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BuRec plans another sharp drawdown for Snake River

(SVI File Photo)

By Jim Stanford
Jackson Hole Daily
Via- Wyoming News Exchange

JACKSON — The flow of the Snake River will dip next week and drop sharply beginning Sept. 26, according to the schedule laid out by the U.S. Bureau of Reclamation for managing Jackson Lake Dam.

The bureau plans to reduce the release of water from the current 2,600 cubic feet per second to 2,000 cfs the week of Sept. 19. Starting Sept. 26, the agency will reduce the release from Jackson Lake incrementally to reach the winter flow of 280 cfs by Oct. 3.

The dam release will drop to 1,500 cfs on Sept. 26 and 1,100 on Sept. 27, followed by smaller cuts thereafter.

Although the schedule could change slightly due to weather or irrigation demand, the bureau is “95%” likely to stick with the plan, said Brian Stevens, operations manager for the agency’s office in Burley, Idaho.

Stevens and his colleagues presented the schedule Thursday during a meeting with officials from state and federal agencies, including the Wyoming Game and Fish Department.

When the bureau would begin its final cutback to winter flows had been the subject of much speculation, after a sharp reduction last year left fish, and the food fish eat, stranded in side channels. Grand Teton National Park, where the river is braided with many of the side channels in question, requested a two-week taper to reach the winter flow.

But Stevens said the need to keep more water flowing into Palisades Reservoir tied the bureau’s hands.

Palisades will continue to release water for irrigation downstream in Idaho throughout October, and the reservoir will be at its lowest after the Jackson Lake Dam release is reduced to winter flow.

“The pressure point there is how low Palisades is going to get,” Stevens said.

As of Saturday, Palisades was at 21% of capacity. The bureau projects it will be drained to 4 to 6% in October. When the reservoir gets that low, sediment can wash through the dam, possibly affecting the fishery downstream, and the bureau has been trying to mitigate that by moving extra water from Jackson Lake to Palisades in recent weeks.

Jackson Lake was 24% full as of Saturday, and the bureau projects it to be about 15% full by early October.

Last year’s sharp drawdown raised an outcry in the river community in Jackson Hole, as citizens and guides rallied to rescue stranded fish. With the help of Trout Unlimited, they documented the effects of the quick reduction in flows.

The bureau responded by holding a public meeting in Jackson in February and pledging better coordination with stakeholders, including the National Park Service and Wyoming Game and Fish.

While the coming cutback won’t be as gradual as some stakeholders would have liked, Stevens said, “It’s not going to be as drastic as last year.”

Flow statistics back up that assessment. In 2021, the release from Jackson Lake Dam was as high as 5,000 cfs for one month and 4,000 or more for two months, then cut abruptly from 3,000 cfs on Sept. 30 to 280 cfs by Oct. 5.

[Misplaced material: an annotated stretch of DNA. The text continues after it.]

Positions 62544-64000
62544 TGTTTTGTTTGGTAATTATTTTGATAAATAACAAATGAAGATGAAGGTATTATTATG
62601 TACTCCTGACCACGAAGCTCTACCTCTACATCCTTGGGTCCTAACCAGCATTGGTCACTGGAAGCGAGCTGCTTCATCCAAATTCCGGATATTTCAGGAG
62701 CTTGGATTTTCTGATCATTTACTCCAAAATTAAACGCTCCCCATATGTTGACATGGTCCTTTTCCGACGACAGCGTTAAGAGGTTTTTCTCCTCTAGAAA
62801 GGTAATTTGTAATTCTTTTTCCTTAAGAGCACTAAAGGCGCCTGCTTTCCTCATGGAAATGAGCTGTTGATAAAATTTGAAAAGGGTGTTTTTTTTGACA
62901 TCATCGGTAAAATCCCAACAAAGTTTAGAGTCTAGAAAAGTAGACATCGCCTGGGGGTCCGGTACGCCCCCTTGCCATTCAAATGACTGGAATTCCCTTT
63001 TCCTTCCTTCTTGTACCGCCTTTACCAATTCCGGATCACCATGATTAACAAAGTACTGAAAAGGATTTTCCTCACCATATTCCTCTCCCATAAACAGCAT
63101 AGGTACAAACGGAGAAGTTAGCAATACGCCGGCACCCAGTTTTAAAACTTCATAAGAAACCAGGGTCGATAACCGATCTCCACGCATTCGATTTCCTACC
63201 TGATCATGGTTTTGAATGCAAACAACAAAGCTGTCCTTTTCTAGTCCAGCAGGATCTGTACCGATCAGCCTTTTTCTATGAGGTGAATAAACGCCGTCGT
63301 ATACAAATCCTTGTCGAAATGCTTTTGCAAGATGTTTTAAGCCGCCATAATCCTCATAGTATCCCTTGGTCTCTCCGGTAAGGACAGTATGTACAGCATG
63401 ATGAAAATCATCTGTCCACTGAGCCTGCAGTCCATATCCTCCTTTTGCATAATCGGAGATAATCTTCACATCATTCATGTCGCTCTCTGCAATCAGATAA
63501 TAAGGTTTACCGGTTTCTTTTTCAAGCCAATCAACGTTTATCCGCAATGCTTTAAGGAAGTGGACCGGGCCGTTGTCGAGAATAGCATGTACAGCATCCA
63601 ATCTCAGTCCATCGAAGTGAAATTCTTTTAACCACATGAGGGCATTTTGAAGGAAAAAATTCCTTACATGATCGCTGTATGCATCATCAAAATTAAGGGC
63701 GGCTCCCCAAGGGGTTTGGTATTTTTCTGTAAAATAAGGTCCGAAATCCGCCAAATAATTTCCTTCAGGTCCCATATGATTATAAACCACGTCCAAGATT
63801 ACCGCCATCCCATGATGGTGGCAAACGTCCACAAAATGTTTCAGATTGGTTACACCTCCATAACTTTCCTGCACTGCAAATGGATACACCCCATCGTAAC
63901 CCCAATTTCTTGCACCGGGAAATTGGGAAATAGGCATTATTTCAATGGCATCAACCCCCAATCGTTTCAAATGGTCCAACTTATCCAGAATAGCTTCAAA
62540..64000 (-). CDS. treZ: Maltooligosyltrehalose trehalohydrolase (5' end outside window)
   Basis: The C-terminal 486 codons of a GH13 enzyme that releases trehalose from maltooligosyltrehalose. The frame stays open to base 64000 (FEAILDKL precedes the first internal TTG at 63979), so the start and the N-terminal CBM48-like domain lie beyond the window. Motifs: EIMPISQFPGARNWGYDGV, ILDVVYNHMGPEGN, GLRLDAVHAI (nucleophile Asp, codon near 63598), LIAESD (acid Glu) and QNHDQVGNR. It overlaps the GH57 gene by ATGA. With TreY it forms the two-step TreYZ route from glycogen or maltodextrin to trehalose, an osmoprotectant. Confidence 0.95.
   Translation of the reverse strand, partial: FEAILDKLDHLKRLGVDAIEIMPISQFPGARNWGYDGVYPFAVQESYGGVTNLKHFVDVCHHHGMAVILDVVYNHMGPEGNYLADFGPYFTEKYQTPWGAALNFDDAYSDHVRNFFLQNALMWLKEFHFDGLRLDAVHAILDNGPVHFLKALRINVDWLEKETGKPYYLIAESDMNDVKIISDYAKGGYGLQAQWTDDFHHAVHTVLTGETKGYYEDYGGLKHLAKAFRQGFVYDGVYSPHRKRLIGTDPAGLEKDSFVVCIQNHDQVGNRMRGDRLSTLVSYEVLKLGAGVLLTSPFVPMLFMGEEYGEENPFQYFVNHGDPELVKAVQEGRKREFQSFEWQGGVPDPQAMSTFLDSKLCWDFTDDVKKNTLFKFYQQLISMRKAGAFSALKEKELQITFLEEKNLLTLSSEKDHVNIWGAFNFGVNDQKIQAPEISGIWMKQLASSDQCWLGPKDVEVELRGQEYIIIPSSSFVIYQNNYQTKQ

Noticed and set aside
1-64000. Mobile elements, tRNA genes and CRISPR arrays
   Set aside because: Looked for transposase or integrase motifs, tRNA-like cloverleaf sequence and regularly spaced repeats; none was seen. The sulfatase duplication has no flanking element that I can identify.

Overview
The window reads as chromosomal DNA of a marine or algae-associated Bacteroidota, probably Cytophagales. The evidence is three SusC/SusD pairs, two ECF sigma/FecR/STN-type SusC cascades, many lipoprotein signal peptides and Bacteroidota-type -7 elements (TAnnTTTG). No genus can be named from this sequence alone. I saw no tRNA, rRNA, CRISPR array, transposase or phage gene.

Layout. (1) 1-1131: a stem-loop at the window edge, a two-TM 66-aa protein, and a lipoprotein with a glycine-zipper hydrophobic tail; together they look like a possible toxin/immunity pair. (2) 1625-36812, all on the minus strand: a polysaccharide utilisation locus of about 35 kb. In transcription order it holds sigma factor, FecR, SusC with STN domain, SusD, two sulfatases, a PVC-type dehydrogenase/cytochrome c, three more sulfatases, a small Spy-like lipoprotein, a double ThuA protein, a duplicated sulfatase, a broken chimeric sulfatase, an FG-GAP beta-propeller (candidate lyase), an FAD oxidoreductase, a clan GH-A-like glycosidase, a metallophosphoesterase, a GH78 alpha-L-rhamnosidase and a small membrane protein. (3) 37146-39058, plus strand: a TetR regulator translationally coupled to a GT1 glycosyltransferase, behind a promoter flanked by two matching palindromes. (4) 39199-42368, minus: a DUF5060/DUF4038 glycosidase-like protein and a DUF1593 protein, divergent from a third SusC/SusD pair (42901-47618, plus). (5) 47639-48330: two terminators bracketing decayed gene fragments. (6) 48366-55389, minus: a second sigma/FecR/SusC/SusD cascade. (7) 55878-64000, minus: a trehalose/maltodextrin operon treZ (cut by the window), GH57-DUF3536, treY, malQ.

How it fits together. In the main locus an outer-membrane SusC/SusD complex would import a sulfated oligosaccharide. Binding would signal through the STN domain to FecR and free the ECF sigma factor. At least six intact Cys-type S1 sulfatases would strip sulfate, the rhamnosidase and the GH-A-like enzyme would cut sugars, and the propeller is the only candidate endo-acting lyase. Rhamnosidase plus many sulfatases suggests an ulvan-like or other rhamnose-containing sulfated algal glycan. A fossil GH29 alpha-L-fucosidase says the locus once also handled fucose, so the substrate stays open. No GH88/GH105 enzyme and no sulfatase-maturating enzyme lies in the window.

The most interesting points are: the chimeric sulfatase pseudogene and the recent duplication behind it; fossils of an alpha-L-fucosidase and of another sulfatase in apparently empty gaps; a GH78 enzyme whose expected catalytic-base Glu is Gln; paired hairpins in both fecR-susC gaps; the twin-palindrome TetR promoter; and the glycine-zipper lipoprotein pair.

This year, for June, July and August, the dam release from Jackson Lake varied between 1,750 and 2,500 cfs, mostly around 2,000. But the bureau raised the release to 3,000 cfs on Aug. 25, citing the need to move more water to Palisades. It has been declining steadily and slowly to the current 2,600 cfs.

Reynolds Pomeroy, a former fishing outfitter and river guide, was disappointed to hear of the bureau’s plans. Pomeroy was impressed at the public meeting last winter at what he perceived as a sincere effort on the part of the bureau to do better managing the resource.

“I’m not the water guy, but that just seems absurd,” Pomeroy said. “Last year was lame. Quite frankly, I don’t know if the local fishing community spoke up loudly enough last fall.”

Pomeroy competed in the Jackson Hole One Fly fishing competition over the weekend, and the talk among the guides and participants was that the recent boost in river flows sent fish migrating to the side channels — precisely the places where they may be stranded come late September.

“For them to repopulate all that fringe water, and then they drain it — that’s just crazy,” Pomeroy said. He asked why the bureau couldn’t have sent more water to Palisades much earlier in the season.

Stevens said the agency is open to a more gradual cutback, as the Park Service requested, but it needs to see several years of data showing the effects on the river. Some fish mortality is to be expected with operating a dam, he said.

“It could happen — it’s just not going to work this year,” he said. “We’d have to look at the research over multiple years.”

While needs at Palisades were the main factor behind the bureau’s decision, the agency also was pressured by rafting outfitters who sought to continue running trips later in September, Stevens said.

Pomeroy, an emeritus board member of the Snake River Fund, which promotes stewardship and includes a host of rafting and fishing outfitters among its ranks, said the river community needs to find common ground.

Given more demand for less water, “this is going to happen year after year after year,” he said. “In the face of a diminishing resource, we’ve all got to pull for the resource.”

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